If individual claims are to be dealt with more than 50 years after the agreement was concluded, the basis of the Claims Agreement and eventually the basis of the normalization of Japan-South Korea relations will be rendered completely ineffective.

With regard to the Claims Agreement, South Korea's claims against Japan tend to be the issue. However, it should be noted that the agreement entails bilateral matters, i.e., not only the claims of South Koreans against Japan and the people of Japan, but also the claims of the Japanese people against South Korea and its people are said to be settled.
In connection with this, the minutes of the Claims Agreement also clearly state that Japanese fishermen whose boats were seized by South Korea have given up their right to make claims.

Nowadays, not many people know that South Korea, after unilaterally declaring in 1952 the so-called Syngman Rhee Line contrary to international law, seized more than 300 Japanese fishing boats through 1965, detaining more than 3,000 Japanese fishermen for an extended period and placing them in an inhumane and inferior environment. There were some Japanese fishermen who were shot to death or otherwise killed at the time of the seizures.

These were serious crimes that could fall under the category of "crimes against humanity" under international law, but the Japanese side paid huge sums of compensation to Japanese fishermen who waived their claims.

This was incorporated in the Claims Agreement based on the nature of the pact that was created with the aim of starting over with a clean slate.

If we start saying things similar to what South Korea's Supreme Court has said, Japan would have to revive all its claims against South Korea, which could include not only those involving fishermen, but also those for assault on displaced Japanese citizens in the Korean Peninsula after the end of World War II, among other matters. In addition, Japan would have to seek a formal apology from South Korea for conduct against Japanese fishermen, and might have to consider pursuing the criminal liability and punishment of those who were involved.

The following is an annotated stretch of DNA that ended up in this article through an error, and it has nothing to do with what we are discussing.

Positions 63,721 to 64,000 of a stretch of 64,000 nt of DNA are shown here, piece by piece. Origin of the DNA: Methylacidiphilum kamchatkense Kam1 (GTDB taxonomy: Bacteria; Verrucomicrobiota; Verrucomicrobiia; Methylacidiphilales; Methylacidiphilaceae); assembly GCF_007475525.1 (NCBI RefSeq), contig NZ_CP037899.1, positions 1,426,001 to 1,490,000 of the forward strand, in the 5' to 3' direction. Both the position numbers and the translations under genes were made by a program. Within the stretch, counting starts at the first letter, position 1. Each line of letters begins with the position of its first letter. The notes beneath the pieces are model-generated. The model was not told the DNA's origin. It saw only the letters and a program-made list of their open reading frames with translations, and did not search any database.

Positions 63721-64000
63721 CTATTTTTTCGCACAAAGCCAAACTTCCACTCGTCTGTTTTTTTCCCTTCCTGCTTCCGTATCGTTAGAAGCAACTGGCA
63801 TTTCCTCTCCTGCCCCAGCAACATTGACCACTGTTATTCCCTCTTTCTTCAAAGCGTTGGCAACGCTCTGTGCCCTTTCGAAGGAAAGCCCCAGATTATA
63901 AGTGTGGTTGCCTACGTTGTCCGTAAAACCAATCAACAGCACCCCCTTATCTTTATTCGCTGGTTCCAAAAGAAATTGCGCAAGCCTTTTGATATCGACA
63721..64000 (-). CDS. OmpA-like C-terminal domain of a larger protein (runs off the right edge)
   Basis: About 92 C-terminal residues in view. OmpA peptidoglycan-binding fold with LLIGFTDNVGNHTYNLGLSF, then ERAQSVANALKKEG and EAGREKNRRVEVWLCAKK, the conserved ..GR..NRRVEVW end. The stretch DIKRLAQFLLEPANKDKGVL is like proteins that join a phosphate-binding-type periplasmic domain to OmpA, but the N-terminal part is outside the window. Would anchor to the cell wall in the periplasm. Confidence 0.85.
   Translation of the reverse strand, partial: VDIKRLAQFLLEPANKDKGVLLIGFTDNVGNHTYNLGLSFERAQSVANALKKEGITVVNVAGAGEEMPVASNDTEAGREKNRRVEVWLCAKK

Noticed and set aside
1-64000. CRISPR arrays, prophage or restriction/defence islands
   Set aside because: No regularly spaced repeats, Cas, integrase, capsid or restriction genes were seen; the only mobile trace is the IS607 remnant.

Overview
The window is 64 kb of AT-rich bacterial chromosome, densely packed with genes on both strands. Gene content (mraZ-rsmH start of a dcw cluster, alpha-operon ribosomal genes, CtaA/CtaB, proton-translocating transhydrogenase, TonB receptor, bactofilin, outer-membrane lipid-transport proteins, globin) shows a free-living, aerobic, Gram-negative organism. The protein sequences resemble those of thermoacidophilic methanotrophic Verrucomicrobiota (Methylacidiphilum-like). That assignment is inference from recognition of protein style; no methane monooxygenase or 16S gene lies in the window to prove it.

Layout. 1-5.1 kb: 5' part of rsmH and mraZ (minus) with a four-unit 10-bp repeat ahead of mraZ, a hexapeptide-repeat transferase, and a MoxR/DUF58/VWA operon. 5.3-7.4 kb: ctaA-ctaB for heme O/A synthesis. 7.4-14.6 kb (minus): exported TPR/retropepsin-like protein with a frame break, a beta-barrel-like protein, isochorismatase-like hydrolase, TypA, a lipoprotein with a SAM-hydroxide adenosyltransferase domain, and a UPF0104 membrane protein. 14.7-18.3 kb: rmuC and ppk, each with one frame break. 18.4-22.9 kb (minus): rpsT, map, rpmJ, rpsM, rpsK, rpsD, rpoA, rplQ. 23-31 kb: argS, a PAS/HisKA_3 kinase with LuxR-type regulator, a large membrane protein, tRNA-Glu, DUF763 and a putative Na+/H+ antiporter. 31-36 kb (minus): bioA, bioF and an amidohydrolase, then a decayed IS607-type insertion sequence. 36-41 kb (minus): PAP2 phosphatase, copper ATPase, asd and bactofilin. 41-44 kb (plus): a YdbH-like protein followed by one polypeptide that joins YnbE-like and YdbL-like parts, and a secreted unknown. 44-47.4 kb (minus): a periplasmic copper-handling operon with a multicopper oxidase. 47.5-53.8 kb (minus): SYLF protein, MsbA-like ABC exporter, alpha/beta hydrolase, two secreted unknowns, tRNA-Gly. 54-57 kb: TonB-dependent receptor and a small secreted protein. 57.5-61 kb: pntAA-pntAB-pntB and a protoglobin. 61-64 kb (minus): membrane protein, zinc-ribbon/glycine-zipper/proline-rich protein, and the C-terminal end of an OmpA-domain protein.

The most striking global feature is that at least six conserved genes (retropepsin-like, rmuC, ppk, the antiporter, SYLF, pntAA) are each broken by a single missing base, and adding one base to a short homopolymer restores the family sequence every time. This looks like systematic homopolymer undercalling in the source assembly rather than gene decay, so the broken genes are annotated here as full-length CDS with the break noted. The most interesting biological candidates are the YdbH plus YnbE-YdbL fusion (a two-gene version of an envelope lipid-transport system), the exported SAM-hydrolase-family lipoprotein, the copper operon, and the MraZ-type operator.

I would like to point out another problem regarding the decision of the South Korean Supreme Court. It involves the relationship between the administration and the judiciary in South Korea. No country can evade its obligations under international law for any domestic reason, and the same can be said about a judiciary decision. Indeed, under the separation of powers, the judiciary is independent and the administration cannot control the judiciary. However, if the judiciary is to relieve the state of its international obligations, international law and international order will not hold.

At the same time, foreign policy belongs to the authority of the executive branch, not the judiciary.

In the past, the South Korean government held the position that the issue of claims by workers, including former requisitioned workers, had been resolved. It should be pointed out that this ruling also poses a serious problem in the sense that the judiciary overturned the decision of the executive branch, which has diplomatic authority.

Though it was at a time of war, stories of those who suffered a great deal of hardship are painful to hear. The Japan-South Korea Basic Relations Treaty and the Claims Agreement, however, were concluded with the utmost efforts from both sides for the future of both Japan and South Korea.

My abilities might have been limited, but as one who took part in the effort, I sincerely hope that the valuable legal foundation that has supported Japan-South Korea relations for more than half a century will not be damaged.

This article appeared in The Japan News of December 20, 2018. Hiroshi Fukuda was ambassador to Malaysia and senior deputy minister for foreign affairs. He was appointed as a justice of the Supreme in 1995 and retired in 2005.
The English-Speaking Union of Japan

韓国の徴用工賠償判決  日韓の法的基盤 骨抜きに
福田 博 / 元最高裁判事

2019年 3月 5日







一般社団法人 日本英語交流連盟

English Speaking Union of Japan > Japan in Their Own Words (JITOW) > S. Korea top court ignores vital bilateral pact